In October we toured southern music towns. In Louisville we attended Bourbon and Beyond. The artists all had a distinctive image which matched their music style. Lenny Kravitz was cool rocker dude superstar, Sheryl Crow sexy older woman who didn’t have to try hard to look sexy, Joseph was delicate ethereal, David Byrne was studied suited and barefoot, John Maier was relaxed in a robe. These folks are superstars. They can wear what they want. What came first? Did their style evolve as a result of their music or did their music and style evolve together to create an image without dissonance?
As a side note I was looking forward to seeing what styles the audience brought to the show but the deluge of rain was the semi- great equalizer. There were still distinct styles.
- The hiker rain gear and hiking boots (that was mine) of gore tex and breathable rain gear. This did not make the functionality cut. In a torrential downpour that went on for hours I was soaked.
- The did not prepare at all for this type of weather group wearing normal concert clothing and flip flops and sandals or tennis shoes under see through ponchos purchased at the show.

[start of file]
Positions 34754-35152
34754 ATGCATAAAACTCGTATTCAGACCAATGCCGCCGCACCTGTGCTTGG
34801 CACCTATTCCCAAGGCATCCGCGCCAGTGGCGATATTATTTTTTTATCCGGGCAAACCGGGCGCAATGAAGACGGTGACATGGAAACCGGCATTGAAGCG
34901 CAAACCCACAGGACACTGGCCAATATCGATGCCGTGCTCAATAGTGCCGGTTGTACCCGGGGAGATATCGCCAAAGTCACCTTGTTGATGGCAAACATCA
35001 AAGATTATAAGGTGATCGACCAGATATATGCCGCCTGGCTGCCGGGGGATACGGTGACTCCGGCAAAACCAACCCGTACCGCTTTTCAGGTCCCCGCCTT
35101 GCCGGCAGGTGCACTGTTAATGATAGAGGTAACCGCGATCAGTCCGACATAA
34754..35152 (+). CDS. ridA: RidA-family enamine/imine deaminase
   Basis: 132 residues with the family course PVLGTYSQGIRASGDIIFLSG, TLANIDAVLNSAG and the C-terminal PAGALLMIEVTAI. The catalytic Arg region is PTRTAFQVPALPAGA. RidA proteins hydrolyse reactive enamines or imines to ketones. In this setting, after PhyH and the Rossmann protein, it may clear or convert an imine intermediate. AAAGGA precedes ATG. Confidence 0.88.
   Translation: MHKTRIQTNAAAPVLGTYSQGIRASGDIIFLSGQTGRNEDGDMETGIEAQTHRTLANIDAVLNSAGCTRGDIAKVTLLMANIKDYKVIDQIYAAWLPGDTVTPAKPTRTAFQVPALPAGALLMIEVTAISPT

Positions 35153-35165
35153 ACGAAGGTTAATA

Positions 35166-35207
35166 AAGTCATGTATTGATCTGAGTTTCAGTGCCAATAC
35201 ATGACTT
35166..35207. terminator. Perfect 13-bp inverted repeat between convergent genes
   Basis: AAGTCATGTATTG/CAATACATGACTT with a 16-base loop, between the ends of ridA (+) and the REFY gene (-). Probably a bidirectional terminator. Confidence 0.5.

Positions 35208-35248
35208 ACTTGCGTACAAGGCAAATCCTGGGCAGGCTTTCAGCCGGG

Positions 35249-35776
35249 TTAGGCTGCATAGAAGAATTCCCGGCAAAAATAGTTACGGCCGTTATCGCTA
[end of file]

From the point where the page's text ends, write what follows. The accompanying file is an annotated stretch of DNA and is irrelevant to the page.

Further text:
- The well prepared wearing the type of heavy rubber rain gear and knee high rubber boots you would wear out in a fishing boat.
By the end of the night it didn’t matter. We were all clay mud soaked to the ankle and beyond depending on whether or not you had fallen into the mud pit that used to be a grassy park.
What you wear can project your brand. If your brand is unclear it may be a result of you being unclear about your personal path or identity. And that is OK. We change over time and we lose our way at times as we go through these changes. It takes time to adjust mentally and the style we project to the world doesn’t catch up that fast unless you take the time to work on it.
How about you? Does your outer image project what is on the inside? I am happy to help you evaluate your image and help you reach the image you want to project.